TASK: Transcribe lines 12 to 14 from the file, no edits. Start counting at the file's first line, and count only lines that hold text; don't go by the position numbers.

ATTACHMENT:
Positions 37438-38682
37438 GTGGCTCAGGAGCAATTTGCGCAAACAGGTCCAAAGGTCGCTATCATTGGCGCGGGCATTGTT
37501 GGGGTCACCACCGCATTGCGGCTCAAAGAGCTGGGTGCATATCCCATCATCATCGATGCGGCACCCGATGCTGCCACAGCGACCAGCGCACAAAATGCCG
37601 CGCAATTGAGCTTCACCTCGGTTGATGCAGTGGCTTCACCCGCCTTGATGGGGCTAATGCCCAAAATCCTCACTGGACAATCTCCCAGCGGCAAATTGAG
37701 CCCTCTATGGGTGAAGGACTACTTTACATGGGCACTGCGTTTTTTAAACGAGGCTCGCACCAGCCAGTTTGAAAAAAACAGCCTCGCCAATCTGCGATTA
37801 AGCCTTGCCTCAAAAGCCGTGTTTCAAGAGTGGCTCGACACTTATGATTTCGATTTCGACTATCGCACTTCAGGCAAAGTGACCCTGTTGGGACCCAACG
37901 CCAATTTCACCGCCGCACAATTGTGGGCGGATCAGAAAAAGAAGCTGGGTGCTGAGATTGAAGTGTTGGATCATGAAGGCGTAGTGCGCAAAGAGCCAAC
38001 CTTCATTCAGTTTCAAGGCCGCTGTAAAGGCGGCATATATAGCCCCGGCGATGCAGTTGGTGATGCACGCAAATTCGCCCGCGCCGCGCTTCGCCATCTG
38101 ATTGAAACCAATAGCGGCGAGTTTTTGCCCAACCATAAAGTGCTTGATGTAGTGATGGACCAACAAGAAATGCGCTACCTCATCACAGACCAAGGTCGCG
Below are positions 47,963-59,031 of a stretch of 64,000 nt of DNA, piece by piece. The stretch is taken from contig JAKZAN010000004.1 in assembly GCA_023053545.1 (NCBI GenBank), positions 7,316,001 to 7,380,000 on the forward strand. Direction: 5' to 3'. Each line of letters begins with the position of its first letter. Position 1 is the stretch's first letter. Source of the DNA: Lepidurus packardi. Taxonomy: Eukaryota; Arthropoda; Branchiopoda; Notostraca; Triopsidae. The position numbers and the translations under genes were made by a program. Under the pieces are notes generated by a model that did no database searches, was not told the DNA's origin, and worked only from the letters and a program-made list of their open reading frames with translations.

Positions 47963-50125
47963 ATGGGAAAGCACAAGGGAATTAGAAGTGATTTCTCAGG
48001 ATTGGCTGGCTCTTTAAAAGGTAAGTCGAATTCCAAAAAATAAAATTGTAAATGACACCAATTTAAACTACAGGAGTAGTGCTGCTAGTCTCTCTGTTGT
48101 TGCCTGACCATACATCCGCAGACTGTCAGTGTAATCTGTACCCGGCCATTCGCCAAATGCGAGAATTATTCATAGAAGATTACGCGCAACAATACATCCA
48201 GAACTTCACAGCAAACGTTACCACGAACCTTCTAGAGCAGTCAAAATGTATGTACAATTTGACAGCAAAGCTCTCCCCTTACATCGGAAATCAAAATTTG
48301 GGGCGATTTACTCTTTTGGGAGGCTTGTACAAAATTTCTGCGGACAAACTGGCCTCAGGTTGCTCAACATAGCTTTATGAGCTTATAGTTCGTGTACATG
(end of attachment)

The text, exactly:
47963 ATGGGAAAGCACAAGGGAATTAGAAGTGATTTCTCAGG
48001 ATTGGCTGGCTCTTTAAAAGGTAAGTCGAATTCCAAAAAATAAAATTGTAAATGACACCAATTTAAACTACAGGAGTAGTGCTGCTAGTCTCTCTGTTGT
48101 TGCCTGACCATACATCCGCAGACTGTCAGTGTAATCTGTACCCGGCCATTCGCCAAATGCGAGAATTATTCATAGAAGATTACGCGCAACAATACATCCA